Nov 3, 2011

Closing Time For More DC Public Schools

By Candi Peterson

Empower DC, a well respected community grassroots organization hosted a gathering on Thursday evening, November 3 at the Dorothy Height Library to discuss DC's plans to close more traditional public schools. People assembled from all walks of life including Ward 7 residents, parents, teachers, former principals, nurses, representatives of Teamsters-local 639, community activists, ANC representatives and yours truly. Some familiar faces that I saw included: Mary Levy, former DCPS parent and DCPS budget analyst, Mary Melchior, DCPS parent from Capitol Hill Montessori and Richard Patterson, former principal of River Terrace Elementary school.

Daniel del Pielago, organizer and facilitator of the Thursday meeting reminded attendees that Chancellor Kaya Henderson told parents during the spring that the city could not afford to continue to operate more than 40 schools with enrollment figures lower than 300 students. This  summer, a decision was made by Deputy Mayor of Education, De'Shawn Wright to commission an Illinois based firm known as the Illinois Facilities Fund (IFF) to conduct a foundational study which will help determine which schools will be proposed for closure. While IFF has done similar studies in Chicago, Denver, Milwaukee and St Louis, it is interesting that funding for this project was provided by the Walton Family Foundation who owns Wal-Mart. No competitive bidding process occurred. It is expected that the study will be completed by the end of November.

This study will be looking at schools test scores to determine if a school is “performing” or not.  They will not take into consideration other ways that a school is excelling for its students, parents and community. In similar studies, schools were determined to either be performing or not performing based on whether they meet or exceed 75% of the state standard in both reading and math. In DC, that standard would equate to 55% or more proficiency rates on the DC CAS. The numbers below reflect the number of “under performing DCPS schools” by wards: Ward 1 = 8 schools, Ward 2 = 3 schools, Ward 3 = 0 schools, Ward 4 = 11 schools, Ward 5 = 11 schools, Ward 6 = 11 schools, Ward 7 = 20 schools, and Ward 8 = 20 schools. We could potentially face high closure rates in some of our poorest wards.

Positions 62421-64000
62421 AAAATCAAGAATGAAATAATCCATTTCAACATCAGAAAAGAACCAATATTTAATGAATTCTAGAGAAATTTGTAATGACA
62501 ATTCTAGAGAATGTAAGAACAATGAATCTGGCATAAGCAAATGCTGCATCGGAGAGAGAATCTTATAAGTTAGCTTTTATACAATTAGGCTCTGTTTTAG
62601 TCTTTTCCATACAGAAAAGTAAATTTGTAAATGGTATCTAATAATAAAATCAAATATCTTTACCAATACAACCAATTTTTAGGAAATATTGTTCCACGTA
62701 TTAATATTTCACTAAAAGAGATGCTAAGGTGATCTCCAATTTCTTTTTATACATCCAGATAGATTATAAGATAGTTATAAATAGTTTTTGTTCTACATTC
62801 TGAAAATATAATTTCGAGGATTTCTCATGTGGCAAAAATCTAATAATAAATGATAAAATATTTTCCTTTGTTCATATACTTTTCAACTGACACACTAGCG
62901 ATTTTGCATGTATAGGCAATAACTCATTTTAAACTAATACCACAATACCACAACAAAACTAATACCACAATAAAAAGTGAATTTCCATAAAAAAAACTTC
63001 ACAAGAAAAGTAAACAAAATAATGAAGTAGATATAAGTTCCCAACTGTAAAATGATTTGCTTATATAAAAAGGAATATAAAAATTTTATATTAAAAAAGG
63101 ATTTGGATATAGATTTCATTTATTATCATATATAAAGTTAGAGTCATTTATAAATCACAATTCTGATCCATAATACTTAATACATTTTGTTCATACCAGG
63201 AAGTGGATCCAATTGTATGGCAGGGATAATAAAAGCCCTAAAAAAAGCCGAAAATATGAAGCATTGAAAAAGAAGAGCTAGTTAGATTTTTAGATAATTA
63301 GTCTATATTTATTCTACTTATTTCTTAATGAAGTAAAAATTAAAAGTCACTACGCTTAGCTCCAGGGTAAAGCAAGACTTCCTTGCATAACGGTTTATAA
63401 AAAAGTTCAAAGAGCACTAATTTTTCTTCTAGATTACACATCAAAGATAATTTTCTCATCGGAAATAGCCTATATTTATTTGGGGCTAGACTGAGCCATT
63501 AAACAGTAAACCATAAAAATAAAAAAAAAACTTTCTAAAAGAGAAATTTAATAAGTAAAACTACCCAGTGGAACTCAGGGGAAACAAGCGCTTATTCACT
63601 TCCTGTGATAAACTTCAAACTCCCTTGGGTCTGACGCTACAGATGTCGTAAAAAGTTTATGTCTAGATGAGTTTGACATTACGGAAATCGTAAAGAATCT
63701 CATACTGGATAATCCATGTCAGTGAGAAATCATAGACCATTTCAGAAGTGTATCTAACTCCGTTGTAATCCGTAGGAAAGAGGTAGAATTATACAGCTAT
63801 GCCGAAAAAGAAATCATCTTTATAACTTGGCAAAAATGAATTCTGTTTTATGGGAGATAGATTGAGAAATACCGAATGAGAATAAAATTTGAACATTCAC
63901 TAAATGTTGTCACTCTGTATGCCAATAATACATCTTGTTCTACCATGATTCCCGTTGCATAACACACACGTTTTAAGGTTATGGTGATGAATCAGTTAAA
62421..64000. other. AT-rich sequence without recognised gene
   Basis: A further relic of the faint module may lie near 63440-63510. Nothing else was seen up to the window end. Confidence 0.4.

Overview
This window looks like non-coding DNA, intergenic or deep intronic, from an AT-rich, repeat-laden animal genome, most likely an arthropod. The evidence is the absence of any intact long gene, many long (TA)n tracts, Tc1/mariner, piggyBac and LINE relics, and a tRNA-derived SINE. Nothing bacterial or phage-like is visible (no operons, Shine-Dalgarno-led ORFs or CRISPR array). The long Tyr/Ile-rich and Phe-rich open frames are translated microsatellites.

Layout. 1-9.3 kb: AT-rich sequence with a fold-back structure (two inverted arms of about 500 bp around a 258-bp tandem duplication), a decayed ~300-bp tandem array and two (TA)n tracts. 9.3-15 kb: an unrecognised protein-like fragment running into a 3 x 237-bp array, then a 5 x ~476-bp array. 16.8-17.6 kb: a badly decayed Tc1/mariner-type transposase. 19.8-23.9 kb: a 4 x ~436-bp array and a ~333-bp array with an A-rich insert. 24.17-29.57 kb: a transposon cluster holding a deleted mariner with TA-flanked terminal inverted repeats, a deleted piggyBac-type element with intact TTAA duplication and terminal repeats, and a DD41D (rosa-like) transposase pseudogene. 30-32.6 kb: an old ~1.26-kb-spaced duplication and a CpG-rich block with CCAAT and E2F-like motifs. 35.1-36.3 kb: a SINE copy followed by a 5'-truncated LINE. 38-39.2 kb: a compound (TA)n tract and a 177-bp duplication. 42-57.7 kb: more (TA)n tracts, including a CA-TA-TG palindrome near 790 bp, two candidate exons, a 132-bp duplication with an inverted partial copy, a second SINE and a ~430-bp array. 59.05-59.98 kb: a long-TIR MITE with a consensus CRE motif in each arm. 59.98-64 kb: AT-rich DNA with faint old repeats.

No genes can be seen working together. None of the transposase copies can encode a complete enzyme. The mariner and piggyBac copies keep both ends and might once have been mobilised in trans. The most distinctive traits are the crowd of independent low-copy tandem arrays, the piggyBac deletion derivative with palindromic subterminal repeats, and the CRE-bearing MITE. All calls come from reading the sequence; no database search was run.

After closing 23 schools during the Michelle Rhee administration in 2008, DCPS saw a 17 percent drop off rate in enrollment according to Washington Examiner Reporter  Michael Neibauer's September 8, 2008 article: "DC Public Schools Enrollment shows 17 percent drop off." Mary Levy who was quoted in Neibauer's 2008 article stated: "parents want some certainty, and closing schools is pretty much guaranteed to lead to loss of enrollment because we have so many other options." Those at the Empower DC meeting echoed these same concerns that were voiced earlier in 2008.

Many at the meeting saw the goal of another round of school closures as part of an ongoing reform model to privatize public education by closing traditional public schools with plans of replacing them with charter schools. Participants chimed in that DC Public Schools had not been transparent during this process  and that the study had no plans to include focus groups of critical stakeholders. While Deputy Mayor De'Shawn Wright has been quoted as saying there will be public input, it seems that community input will not be considered until after the preliminary analysis.

The meeting concluded with a brainstorming of ideas on next steps to fight school closures of our traditional public schools. Plans are being made for additional meetings to be held throughout the city. Participants were encouraged to spread the word and get members from their school communities actively involved. If you want to become involved in saving our public schools, contact Daniel by email @  or call 202-234-9119 ext. 104.

Stay tuned as more details emerge on upcoming meetings.